Processing ethanol from cellulose -- wheat and rice straw, switchgrass, paper pulp, agricultural waste products like corn cobs and leaves -- has the potential to squeeze at least twice as much fuel from the same area of land, because so much more biomass is available per acre. Moreover, such an approach would use feedstocks that are otherwise essentially worthless.
Converting cellulose to ethanol involves two fundamental steps: breaking the long chains of cellulose molecules into glucose and other sugars, and fermenting those sugars into ethanol. In nature, these processes are performed by different organisms: fungi and bacteria that use enzymes (cellulases) to "free" the sugar in cellulose, and other microbes, primarily yeasts, that ferment sugars into alcohol.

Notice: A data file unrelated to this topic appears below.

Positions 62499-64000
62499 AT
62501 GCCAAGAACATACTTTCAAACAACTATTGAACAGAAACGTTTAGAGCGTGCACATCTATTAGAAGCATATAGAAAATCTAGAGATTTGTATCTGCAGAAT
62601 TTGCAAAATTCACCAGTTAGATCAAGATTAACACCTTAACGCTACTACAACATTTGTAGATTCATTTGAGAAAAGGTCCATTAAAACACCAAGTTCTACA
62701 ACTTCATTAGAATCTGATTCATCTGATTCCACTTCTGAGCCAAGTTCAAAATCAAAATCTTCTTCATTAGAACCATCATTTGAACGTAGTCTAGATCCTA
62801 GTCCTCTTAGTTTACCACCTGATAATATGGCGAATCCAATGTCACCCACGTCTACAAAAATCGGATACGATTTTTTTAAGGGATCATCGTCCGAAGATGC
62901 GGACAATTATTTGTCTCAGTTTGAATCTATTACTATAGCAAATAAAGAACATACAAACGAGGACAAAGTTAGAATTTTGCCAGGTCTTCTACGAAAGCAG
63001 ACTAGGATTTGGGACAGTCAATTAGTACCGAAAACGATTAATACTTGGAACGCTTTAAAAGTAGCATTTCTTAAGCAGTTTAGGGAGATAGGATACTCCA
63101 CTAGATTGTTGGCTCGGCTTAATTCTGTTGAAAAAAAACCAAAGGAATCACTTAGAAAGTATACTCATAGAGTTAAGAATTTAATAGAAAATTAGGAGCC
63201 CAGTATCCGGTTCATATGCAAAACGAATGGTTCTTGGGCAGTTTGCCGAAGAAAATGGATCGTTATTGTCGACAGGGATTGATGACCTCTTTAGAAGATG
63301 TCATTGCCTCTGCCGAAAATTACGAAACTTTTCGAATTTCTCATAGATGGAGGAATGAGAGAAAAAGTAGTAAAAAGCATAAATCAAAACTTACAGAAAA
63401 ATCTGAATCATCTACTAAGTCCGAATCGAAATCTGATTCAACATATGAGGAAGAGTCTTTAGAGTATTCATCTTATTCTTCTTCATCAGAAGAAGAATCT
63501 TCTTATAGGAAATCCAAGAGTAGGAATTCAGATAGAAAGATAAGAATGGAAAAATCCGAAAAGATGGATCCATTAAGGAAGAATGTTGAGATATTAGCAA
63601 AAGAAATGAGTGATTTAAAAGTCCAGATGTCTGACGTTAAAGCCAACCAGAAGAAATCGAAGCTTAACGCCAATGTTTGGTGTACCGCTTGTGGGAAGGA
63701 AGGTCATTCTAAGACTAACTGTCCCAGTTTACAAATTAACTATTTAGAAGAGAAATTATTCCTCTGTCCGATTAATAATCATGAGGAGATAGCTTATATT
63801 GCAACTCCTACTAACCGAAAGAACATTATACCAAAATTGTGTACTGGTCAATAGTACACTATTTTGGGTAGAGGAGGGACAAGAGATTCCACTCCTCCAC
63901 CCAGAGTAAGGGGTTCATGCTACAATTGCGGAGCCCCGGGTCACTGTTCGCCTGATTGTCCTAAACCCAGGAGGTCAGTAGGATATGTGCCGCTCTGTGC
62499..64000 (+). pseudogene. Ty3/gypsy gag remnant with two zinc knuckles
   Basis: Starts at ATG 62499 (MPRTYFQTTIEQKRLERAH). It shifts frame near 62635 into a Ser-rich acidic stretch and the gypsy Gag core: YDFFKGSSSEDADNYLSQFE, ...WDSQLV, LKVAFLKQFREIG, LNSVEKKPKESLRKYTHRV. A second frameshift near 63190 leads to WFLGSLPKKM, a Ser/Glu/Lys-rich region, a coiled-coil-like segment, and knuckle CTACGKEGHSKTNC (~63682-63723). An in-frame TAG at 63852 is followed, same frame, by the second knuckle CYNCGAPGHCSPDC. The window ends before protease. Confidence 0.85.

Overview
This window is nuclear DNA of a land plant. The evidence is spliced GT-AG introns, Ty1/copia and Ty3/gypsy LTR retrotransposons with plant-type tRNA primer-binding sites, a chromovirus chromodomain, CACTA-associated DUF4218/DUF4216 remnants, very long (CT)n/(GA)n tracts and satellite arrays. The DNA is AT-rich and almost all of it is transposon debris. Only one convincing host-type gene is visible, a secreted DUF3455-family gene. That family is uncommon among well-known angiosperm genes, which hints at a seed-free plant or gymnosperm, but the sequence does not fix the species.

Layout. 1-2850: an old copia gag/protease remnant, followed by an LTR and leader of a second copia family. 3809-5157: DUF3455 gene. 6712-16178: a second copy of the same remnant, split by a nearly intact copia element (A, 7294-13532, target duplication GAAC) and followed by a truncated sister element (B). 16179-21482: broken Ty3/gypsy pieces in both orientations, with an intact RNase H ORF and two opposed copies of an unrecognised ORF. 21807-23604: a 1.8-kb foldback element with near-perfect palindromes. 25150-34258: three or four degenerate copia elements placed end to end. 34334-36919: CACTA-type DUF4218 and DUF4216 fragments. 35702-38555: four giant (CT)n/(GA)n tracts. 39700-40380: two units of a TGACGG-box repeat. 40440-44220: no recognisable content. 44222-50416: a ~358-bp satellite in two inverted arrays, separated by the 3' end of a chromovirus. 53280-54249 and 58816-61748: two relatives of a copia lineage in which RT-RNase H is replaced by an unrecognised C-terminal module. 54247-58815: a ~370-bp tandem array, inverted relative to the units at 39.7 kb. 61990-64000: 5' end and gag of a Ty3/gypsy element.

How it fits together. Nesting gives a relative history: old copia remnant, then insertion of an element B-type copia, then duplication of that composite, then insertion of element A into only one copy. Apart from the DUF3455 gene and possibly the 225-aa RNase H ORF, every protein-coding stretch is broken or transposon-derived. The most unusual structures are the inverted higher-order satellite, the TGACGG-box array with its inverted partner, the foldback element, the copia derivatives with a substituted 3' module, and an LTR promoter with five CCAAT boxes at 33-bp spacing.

The ideal organism would do it all -- break down cellulose like a bacterium, ferment sugar like a yeast, tolerate high concentrations of ethanol, and devote most of its metabolic resources to producing just ethanol. There are two strategies for creating such an all-purpose bug. One is to modify an existing microbe by adding desired genetic pathways from other organisms and "knocking out" undesirable ones; the other is to start with the clean slate of a stripped-down synthetic cell and build a custom genome almost from scratch. Synthetic Genomics, founded by Craig Venter, is in hot pursuit of a bacterium. There is progress in both strategies.